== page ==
Today's Innovation is Tomorrow's Table Stakes


I wrote one of the first content management SaaS apps, back before the original dotcom bubble burst, before Wordpress... it was new and innovative and while we were not the only one, there were only about 5 others. We did a decent job, for 1999. 

Fast forward 10 years, and writing a CMS is a weekend project while learning to code. Maybe not a good enough one to turn into a viable product, but conceptually it is a basic learning exercise. And the market is flooded with them in all shapes, forms, and levels of quality. 

Dashboards and analytics were next.  Really fresh and new at one point, with a few vendors offering them. Then the market flooded because everyone can do it. And now if you don't add some dashboard features in your app, you are not a viable product.

There are other examples - those are just the two I felt directly. But the bigger point is that what is new today is only new and innovative for a short time. Once it has been done, the concepts are understood by the rest of the industry and they become commonplace. 

We are at the start of that process with AI. A year ago everyone was trying to figure out what to do with the new capabilties LLMs bring to the industry. And now, it seems that all products have it. When it is as easy as writing an API call and sending some text, why would you not integrate AI into your products? It is both a highest impact change in our industry and easy to adopt.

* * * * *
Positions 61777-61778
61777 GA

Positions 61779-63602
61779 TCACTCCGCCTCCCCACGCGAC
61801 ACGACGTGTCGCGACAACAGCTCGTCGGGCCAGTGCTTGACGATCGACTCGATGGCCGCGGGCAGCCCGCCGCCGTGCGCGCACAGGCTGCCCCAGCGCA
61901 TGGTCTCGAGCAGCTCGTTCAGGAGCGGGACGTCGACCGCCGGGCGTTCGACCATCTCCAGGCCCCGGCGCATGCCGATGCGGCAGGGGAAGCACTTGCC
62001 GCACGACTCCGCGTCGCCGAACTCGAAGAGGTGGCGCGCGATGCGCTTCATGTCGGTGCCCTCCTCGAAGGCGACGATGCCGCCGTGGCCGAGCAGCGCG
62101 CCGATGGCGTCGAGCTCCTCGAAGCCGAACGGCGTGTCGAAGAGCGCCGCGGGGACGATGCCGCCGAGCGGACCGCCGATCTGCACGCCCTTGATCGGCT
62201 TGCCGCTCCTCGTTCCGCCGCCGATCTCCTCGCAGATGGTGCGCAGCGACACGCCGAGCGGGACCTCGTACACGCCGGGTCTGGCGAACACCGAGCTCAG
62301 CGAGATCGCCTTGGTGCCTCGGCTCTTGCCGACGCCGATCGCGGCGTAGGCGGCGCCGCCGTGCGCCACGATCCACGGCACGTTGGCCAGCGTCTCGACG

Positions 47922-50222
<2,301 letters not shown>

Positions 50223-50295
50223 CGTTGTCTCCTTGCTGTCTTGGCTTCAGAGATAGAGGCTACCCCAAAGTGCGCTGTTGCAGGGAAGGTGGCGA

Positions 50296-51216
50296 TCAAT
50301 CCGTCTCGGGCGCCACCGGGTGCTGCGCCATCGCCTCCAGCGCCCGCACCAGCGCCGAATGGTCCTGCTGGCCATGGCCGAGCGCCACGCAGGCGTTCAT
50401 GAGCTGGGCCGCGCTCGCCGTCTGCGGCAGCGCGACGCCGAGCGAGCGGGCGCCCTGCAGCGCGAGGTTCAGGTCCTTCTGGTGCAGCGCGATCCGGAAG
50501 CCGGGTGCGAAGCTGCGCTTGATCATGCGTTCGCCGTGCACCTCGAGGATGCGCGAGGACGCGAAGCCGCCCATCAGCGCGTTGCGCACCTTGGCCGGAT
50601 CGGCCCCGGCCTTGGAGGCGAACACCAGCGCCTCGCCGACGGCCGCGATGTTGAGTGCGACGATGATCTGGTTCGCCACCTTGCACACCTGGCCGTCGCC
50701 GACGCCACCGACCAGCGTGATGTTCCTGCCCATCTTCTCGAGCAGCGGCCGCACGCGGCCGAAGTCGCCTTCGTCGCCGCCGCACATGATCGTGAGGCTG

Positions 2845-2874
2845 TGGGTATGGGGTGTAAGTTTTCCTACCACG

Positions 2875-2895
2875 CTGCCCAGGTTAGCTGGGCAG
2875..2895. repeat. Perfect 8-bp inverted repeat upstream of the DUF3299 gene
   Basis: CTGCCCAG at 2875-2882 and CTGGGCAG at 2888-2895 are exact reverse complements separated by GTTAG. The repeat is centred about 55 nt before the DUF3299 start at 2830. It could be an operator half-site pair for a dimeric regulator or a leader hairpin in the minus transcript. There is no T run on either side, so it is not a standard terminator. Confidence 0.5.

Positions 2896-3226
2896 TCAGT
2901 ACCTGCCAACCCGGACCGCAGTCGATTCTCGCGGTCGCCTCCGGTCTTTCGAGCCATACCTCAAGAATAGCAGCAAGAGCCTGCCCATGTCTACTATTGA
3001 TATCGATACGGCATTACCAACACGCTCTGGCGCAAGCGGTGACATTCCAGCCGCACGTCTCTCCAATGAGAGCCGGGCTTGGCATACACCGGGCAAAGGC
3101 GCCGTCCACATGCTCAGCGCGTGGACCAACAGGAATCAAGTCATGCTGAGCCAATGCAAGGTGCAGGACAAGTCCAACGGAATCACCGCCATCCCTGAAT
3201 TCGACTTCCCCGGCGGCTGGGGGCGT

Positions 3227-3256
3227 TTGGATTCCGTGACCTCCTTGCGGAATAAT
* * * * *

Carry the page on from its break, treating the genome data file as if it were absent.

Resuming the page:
Because of that, just adding AI is not innovative - It is table stakes - if you don't have it, your product is just a prototype, not something that will find a market.

The product managers who will come out on top of this change are the ones who accept this and correctly apply AI to solve the problems well-suited to it. They will build a deep understanding of what AI is good at, and what it is not. The current wave of feature development is trying to make AI do all things for all people, and it will not last. A year from now, I predict we'll have solid documented answers of the strengths and weaknesses of LLMs, with known subtleties and nuance for the various avilable models.

So to be at the peak of innovation in 2024, you need to be ahead of that learning curve. You need to know when to say: "Yes, implement that AI feature" vs. "No, don't do it - it will just bring poor AI results into our product." You'll need to keep up on what new models are coming out and how they change those answers.  You'll need to understand which AI outcomes delight the users, and which make them turn away because it is just AI-created nonsense. In short, you'll need to be laser-focused on delivering features that solves problems well, and not banking on people being excited just because AI is shiny.

If you can do that, and build products that quickly deliver the latest AI strengths to solve specific problems, you'll be at the edge of innovation.

For a year. 

Next year, there will be something new.